This term has been growing in use over the past decade or so and I wanted to spend a minute explaining how I like to use the term.
There are two important aspects. First, it refers to scholarship from several disciplines that is applied to solve problems that cannot be solved by the application of one discipline alone. Second, it refers to the adoption and development of concepts and methodologies developed in one discipline by other disciplines that are engaged in solving a problem. Thus there is a merging or synthesis of knowledge and techniques from many disciplines for the purpose of creatively solving a problem that has perplexed existing institutions. For me and for others, there is an added expectation that solving this problem will benefit the public good, not merely a private interest.
A key to transdisciplinary research – also known as transdisciplinary problem solving – is that the "knowledge experts" interact together as equals. No one discipline is superior; all are valued. Individual knowledge experts work together in an egalitarian, horizontal working team that communicates using dialogic principles grounded in fairness and equity.
Transdisciplinary research and problem solving is difficult and time-consuming. Participants need competence in their domain of expertise, but they also need to be receptive to ideas and techniques that are not part of their disciplinary tool kit. They need to be creative problem-solvers who are oriented toward serving the public good. Communicatively they need to be good listeners and effective speakers.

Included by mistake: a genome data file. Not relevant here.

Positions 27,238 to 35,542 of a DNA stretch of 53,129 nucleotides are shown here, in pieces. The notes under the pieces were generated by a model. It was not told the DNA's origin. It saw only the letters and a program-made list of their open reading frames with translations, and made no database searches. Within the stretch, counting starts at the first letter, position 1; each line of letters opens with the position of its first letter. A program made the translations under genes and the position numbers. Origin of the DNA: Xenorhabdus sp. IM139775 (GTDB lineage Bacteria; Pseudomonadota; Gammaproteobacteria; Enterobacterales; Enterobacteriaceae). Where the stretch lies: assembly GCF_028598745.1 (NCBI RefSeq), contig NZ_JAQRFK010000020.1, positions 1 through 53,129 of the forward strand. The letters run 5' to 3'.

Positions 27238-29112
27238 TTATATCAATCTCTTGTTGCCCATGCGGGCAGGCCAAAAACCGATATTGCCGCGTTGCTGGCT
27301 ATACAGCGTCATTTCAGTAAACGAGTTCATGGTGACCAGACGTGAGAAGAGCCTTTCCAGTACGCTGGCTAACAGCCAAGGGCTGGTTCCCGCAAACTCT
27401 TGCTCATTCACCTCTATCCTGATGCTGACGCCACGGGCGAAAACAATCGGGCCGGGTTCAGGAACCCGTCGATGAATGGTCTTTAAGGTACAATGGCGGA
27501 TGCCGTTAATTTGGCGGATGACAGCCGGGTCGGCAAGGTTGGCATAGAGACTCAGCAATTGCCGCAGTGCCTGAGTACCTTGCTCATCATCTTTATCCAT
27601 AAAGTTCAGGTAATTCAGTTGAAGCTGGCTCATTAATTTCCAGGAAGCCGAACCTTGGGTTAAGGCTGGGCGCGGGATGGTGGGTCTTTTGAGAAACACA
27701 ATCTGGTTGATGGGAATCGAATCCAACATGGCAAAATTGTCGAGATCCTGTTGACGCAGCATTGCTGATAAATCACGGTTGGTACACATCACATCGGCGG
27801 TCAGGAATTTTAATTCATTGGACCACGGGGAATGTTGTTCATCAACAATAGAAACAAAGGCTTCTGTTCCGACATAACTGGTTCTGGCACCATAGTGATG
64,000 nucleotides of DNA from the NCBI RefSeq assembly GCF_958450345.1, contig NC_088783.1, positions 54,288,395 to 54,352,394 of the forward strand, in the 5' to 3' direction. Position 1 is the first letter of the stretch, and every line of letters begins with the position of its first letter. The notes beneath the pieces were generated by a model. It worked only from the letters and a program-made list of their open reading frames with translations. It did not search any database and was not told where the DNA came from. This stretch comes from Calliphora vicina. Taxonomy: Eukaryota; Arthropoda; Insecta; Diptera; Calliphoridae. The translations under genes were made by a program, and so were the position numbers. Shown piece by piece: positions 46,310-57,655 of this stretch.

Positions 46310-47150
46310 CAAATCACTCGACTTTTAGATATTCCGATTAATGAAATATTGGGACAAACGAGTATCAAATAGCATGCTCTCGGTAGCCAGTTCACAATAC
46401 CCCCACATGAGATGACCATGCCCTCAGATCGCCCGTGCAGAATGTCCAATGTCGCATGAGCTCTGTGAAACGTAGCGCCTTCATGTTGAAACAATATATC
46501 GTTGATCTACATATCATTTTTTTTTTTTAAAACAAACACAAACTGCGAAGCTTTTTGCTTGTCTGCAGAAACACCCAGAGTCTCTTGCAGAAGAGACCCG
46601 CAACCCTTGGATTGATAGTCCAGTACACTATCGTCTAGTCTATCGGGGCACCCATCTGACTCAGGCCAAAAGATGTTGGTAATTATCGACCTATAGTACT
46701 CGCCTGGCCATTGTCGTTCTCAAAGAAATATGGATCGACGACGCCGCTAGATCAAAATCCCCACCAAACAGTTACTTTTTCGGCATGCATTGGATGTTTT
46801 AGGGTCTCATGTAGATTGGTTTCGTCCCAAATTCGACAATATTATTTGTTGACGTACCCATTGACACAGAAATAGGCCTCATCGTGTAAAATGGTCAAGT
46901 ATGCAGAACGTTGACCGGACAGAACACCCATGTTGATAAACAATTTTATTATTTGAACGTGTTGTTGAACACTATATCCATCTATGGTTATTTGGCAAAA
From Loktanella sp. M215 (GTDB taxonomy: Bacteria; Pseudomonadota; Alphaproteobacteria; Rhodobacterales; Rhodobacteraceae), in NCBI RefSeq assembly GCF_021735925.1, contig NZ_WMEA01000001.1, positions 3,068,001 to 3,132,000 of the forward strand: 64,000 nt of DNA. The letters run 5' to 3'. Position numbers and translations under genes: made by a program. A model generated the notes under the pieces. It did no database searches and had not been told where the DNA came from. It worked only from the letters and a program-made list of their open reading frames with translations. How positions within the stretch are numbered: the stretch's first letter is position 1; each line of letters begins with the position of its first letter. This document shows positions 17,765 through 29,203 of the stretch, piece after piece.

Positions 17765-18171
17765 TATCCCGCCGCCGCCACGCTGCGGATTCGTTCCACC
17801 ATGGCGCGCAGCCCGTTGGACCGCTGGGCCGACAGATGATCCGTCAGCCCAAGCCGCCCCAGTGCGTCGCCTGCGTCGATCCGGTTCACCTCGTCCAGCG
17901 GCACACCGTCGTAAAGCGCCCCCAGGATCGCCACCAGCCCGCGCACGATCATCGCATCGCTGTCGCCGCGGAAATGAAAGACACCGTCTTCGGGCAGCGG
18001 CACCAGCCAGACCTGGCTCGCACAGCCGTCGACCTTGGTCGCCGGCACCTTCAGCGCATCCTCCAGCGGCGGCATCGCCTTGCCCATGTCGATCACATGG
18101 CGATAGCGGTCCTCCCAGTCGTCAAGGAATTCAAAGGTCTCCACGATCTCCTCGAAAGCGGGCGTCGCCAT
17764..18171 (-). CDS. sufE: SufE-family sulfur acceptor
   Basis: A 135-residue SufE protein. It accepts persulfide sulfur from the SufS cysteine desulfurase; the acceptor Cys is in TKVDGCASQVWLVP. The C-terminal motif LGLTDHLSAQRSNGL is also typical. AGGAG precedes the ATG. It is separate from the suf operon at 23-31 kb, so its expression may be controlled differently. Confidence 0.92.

Transdisciplinary teams coordinate with non-academic partners and recognize that valuable knowledge can come from many different sources. Obstacles to transdisciplinary research among university personnel are: disciplinary arrogance, disciplinary blindness, reward structures that promote disciplinary silos, lack of time to commit to projects of indeterminate durations, and distance from the applied problem setting. Obstacles among applied practitioners are: operational silos, fear of unconventional solutions, hard-wired problem definitions.
Transdisciplinary thinking and projects offer the promise to break apart ossified ways of thinking about problems, and it offers news ways to conceptualize contemporary problems. It recognizes that academic disciplines have value that is largely shaped by conditions of the past and today’s critical problems need novel approaches.
directs research at the Energy Trans Lab